Definition 1.

A reversible Turing machine [3, 2] is a Turing machine that is forward deterministic (any Turing mchine as defined is) but also backward deterministic, that is, the transition function has a single-valued inverse. The details of the formal definition are intricate [3, 2] and need not concern us here. This definition extends in the obvious manner to multitape Turing machines.

In [3] for every 1-tape ordinary Turing machine a 3-tape reversible Turing machine is constructed that emulates in linear time such that with input the output is . The reversible Turing machine that emulates is called .

Definition 2.

Let be a string and a nonnegative integer. The logical depth of at significance level , is

the least number of steps to compute by a -incompressible program.

Theorem 1.

The logical depth of a string at significance level for reversible Turing machines is equal to

the least number of steps to compute by from a program of length at most .

Proof.

Since a reversible Turing machine is backwards deterministic, and an incompressible program cannot be computed from a shorter program, the length of an incompressible program for can only be the length of a shortest program for . The logical depth at significance is then the least number of steps to compute by from a program of length . ∎

4 The Rate of Decrease of Logical Depth

In [1, Section 4 ] it is assumed that, for all , the string is the only incompressible string such that . That is, logical depth according to Theorem 1 is used. However, this assumption is wrong for general Turing machines in that for many there may be an incompressible string with such that . The computation of may be faster than that of . For example, the function from to the least number of steps in a computation for an incompressible string may be computable. The argument in the paper is, however, correct for the set of reversible Turing machines. These Turing machines are a subset of the set of all Turing machines [3, 2] and emulate them in linear time. This implies the correctness of [1, Theorem 2] as we shall show.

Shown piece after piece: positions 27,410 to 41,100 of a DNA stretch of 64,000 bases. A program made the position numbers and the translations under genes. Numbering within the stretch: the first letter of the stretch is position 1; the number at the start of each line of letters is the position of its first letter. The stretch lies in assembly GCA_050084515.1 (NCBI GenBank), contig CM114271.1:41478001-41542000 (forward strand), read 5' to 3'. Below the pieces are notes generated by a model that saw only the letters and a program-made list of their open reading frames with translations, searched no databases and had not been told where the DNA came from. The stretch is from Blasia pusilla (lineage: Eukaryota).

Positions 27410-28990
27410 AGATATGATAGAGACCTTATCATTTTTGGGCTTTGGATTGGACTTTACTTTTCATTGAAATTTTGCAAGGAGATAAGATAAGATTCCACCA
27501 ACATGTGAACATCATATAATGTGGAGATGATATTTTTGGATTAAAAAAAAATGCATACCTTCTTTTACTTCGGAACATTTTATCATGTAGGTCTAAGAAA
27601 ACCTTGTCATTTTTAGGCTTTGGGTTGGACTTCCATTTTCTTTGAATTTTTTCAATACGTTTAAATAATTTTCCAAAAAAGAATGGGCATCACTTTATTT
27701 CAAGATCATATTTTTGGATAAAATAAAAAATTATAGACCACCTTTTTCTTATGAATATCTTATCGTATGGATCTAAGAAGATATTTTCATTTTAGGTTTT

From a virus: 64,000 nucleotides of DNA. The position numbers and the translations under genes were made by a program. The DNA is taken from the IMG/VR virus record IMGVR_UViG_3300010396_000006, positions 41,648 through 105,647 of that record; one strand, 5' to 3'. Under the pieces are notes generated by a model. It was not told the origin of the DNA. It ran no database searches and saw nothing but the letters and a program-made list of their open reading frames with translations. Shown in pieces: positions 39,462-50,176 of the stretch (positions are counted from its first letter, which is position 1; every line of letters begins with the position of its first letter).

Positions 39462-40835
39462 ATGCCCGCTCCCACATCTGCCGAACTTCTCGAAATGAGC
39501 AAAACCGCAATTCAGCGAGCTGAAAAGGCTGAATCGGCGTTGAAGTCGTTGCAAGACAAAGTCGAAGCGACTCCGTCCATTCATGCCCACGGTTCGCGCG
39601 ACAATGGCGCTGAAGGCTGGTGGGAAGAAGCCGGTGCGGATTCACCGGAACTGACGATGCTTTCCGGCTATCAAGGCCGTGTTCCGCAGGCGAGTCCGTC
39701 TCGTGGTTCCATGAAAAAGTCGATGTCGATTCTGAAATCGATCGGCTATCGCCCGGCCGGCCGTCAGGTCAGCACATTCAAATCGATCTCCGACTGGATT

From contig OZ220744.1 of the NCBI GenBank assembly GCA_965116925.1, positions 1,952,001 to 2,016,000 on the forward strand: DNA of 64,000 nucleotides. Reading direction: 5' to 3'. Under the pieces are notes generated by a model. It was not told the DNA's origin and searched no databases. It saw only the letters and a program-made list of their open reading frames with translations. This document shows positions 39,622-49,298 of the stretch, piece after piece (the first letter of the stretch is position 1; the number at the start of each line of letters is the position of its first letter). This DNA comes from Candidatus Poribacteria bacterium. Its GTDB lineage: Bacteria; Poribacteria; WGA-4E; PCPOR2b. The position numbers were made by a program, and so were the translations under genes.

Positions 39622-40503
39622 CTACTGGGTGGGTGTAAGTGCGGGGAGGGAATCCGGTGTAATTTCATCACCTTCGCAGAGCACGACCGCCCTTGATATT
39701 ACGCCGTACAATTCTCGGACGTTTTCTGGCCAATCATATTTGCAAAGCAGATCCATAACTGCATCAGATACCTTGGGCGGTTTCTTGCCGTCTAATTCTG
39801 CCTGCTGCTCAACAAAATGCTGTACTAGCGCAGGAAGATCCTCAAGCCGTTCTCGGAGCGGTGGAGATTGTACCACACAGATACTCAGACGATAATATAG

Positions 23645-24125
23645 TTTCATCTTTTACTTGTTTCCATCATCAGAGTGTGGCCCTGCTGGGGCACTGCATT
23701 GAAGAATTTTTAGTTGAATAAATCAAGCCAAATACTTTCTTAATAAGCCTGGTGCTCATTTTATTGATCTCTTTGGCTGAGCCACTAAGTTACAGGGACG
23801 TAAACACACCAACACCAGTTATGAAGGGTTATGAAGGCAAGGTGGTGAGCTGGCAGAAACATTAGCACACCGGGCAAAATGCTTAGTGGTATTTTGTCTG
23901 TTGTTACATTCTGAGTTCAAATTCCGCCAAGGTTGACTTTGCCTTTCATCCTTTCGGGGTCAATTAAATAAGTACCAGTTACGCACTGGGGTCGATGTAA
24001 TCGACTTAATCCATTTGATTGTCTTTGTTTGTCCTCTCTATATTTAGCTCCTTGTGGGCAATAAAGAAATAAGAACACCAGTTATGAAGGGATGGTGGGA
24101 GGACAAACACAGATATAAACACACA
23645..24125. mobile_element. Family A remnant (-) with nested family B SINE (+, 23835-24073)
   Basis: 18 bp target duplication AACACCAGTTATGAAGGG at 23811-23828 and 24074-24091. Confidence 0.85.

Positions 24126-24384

Lemma 1.

Let be defined by

Then is not computable and grows faster than any computable function.

Proof.

If a function as in the lemma were computable, then for an of length  we could run emulating [3] forward for steps on all programs of length . Among those programs that halt within steps, we could select the programs which output . Subsequently, we could select from that set a program of minimum length, say . Such a program has length since is emulating . This would imply that would be computable. But the function is incomputable [6, 5]: contradiction. Therefore cannot be computable. Since this holds for every function majoring , the function must grow faster than any computable function. ∎

Corollary 1.

The set of reversible Turing machines is a subset of the set of all Turing machines. The emulation of by is linear time for all binary inputs by [3]. Therefore, replacing in the lemma by changes to . Hence the lemma holds with replaced by and by . This gives us [1, Lemma 1] and therefore [1, Theorem 2] (the Busy Beaver upper bound is proved as it is in [1]):

Theorem 2.

The function

grows faster than any computable function but not as fast as the Busy Beaver function.

References

  • [1] L.F. Antunes, A. Souto, and P.M.B. Vitányi, On the Rate of Decrease in Logical Depth, Theor. Comput. Sci., 702(2017), 60–64.
  • [2] H.B. Axelsen and R. Glück, A simple and efficient universal reversible Turing machine, Proc. 5th Int. Conf. Language and Automata Theory and Applications, Lecture notes in computer science, Vol. 6638, Springer, 2011, 117–128.
  • [3] C.H. Bennett, Logical reversibility of computation, IBM J. Research and Development, 17:6(1973), 525–532.
  • [4] C.H. Bennett, Logical depth and physical complexity, pages 227–257 in The Universal Turing Machine A Half-Century Survey, R. Herken Ed., Oxford University Press, 1988.
  • [5] M. Li and P.M.B. Vitányi, An Introduction to Kolmogorov Complexity and Its Applications, Springer, New York, 2008.
  • [6] A.N. Kolmogorov, Three approaches to the quantitative definition of information. Problems Inform. Transmission, 1:1(1965), 1–7.
  • [7] P.M.B. Vitányi, Corrigendum to “On the rate of decrease in logical depth” by L.F. Antunes, A. Souto, and P.M.B. Vitányi [Theoret. Comput. Sci. 702 (2017) 60–64], Theoret. Comput. Sci., https://doi.org/10.1016/j.tcs.2018.07.009 (In Press, Corrected Proof).